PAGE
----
Buffy is dead, and in her place, the Scoobies are attempting to slay vampires as a gang, including Spike, the newly restored Tara, and even BuffyBot. (Janes explained this to me: apparently no new Slayer was called during this death because each Slayer only spawns (so to speak) one new Slayer, and Buffy’s first death already led to Faith being called, so this slightly more real death doesn’t cause any new Slayers. I feel like this is not made clear enough in canon.)
“The Body” feels less like an episode of Buffy the Vampire Slayer and more like a short film about grief. There are no gods in this one, no big battles, no Slayer quips, and aside from a quick, perfunctory vampire at the end, almost no supernatural elements at all. There’s just a body.
So, this is the end of season 2. I know that a lot of people have felt that this season was a letdown after last season, which was a sort of perfectly formed pearl of excellent TV that came at the exact right moment to be maximally appreciated by everyone. As countless people have written, last year our lives were taken over by tragedy and darkness, and we had suffered through years of TV producers apparently believing that tragedy and darkness and antiheroes were the only signifiers of auteur TV. Ted Lasso provided an unexpected and badly-needed antidote: a high-quality TV show that was actually sweet and uplifting.
For once, a little good news. After anxiously waiting for Buffy’s mom to get out of surgery, the doctor-with-no-bedside manner tells them that the procedure was a “complete success.” They’ve removed the tumor, and Joyce should make a full recovery. Yay!
But of course, this is a Joss Whedon show, so good news must be counterbalanced with bad news. Now that the crisis is over, Buffy and Riley get time and energy to focus on their relationship, and it’s in trouble–in Riley’s mind, at least. They have a well-deserved romantic night together, complete with slow-dancing and sex–and for the record, Buffy seems super into it! She matches him gaze for gaze and tells him everything is “perfect.” But then he expresses admiration that she “never even cried” during the whole ordeal with her mother, and she admits that she “cried so hard she thought she’d never be able to stop.” So she’s opening up about her feelings, but he’s all upset because… she didn’t cry right in front of him, I guess? Those are super specific parameters for what it means to be emotionally available in a relationship!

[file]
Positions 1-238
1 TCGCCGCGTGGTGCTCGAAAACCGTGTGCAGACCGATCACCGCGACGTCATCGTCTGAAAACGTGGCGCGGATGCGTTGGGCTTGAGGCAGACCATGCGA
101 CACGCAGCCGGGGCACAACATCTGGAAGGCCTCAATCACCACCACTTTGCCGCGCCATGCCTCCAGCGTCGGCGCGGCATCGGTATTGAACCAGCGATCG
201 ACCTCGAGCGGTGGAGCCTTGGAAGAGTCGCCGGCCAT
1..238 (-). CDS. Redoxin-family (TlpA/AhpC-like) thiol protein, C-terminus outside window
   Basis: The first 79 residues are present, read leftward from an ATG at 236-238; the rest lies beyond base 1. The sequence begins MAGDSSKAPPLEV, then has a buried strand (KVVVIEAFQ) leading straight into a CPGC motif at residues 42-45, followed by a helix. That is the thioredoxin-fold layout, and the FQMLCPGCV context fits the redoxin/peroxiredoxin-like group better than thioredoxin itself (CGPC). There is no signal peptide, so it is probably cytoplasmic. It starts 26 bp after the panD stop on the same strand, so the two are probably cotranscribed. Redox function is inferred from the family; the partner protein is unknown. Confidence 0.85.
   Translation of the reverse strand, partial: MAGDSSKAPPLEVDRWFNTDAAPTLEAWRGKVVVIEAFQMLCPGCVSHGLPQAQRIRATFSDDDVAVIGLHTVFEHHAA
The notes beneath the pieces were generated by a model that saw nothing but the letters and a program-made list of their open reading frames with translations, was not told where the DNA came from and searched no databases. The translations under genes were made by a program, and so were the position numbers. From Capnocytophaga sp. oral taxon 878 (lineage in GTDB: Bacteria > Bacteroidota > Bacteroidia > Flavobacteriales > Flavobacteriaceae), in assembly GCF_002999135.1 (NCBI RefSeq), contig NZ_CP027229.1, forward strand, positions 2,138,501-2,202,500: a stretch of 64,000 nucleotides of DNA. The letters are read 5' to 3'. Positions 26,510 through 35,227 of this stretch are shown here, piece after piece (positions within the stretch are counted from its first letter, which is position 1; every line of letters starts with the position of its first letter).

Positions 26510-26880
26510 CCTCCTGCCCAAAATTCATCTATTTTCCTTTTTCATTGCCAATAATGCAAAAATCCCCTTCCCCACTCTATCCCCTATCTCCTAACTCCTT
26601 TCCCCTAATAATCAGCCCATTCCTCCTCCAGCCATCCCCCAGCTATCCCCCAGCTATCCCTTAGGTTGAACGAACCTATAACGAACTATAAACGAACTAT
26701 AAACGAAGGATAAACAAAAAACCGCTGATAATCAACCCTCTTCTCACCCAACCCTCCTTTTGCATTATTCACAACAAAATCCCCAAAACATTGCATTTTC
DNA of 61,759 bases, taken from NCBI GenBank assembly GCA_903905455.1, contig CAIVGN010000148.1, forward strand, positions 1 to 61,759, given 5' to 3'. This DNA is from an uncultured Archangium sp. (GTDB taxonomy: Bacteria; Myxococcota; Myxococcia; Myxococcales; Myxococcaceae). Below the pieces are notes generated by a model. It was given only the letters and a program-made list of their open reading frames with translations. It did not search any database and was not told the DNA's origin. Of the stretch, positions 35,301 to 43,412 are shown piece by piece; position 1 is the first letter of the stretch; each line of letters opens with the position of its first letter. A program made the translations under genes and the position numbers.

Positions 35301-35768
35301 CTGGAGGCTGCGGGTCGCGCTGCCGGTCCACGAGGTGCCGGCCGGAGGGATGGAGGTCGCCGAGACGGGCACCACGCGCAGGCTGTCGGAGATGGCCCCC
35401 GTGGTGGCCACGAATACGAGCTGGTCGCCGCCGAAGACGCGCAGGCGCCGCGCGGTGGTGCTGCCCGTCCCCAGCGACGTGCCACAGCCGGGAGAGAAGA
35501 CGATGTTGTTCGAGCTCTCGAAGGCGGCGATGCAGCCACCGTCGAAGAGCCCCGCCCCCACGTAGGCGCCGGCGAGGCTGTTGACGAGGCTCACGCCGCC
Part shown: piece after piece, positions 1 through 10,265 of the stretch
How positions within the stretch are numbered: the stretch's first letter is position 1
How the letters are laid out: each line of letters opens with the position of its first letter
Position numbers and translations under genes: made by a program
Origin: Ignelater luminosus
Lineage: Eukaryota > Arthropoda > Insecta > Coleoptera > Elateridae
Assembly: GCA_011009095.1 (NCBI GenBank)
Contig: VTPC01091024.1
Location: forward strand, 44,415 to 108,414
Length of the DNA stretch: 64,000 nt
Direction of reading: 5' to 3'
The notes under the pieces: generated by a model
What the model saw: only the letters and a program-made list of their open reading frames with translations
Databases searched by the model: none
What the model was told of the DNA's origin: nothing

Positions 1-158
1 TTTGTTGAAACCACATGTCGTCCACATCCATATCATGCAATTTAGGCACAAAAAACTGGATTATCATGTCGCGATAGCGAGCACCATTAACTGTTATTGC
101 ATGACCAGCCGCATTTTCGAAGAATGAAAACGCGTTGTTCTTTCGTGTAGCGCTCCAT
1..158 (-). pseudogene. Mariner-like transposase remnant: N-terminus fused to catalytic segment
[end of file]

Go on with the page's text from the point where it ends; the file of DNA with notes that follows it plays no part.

This was a fantastic episode! Such a contrast to last week’s episode, where nothing really happened, and we were deprived of the sweetness of Sam, the fierceness of Rebecca, the awesomeness of Keeley, and the puppyishness of Danny Rojas. All of which come in to play in this episode.
You guys, I’m not even going to pretend I’m putting a lot of effort into this recap. It’s a Beard-centric filler episode, which should strike boredom into the hearts of even more pro-Beard viewers than I. But as for me, I have already established that I am incapable of finding Beard compelling as a character, and this episode, in which Beard wanders around for a night getting into trouble, did nothing to change it. It just made me mad that I had waited all week for a continuation of plotlines I’d grown truly invested in–Jamie’s quest to become a worthwhile human being, Rebecca’s bizarre thing with Sam, Ted’s therapy with Dr. Sharon–but instead I had to spend forty-five minutes watching something completely unrelated. Gah.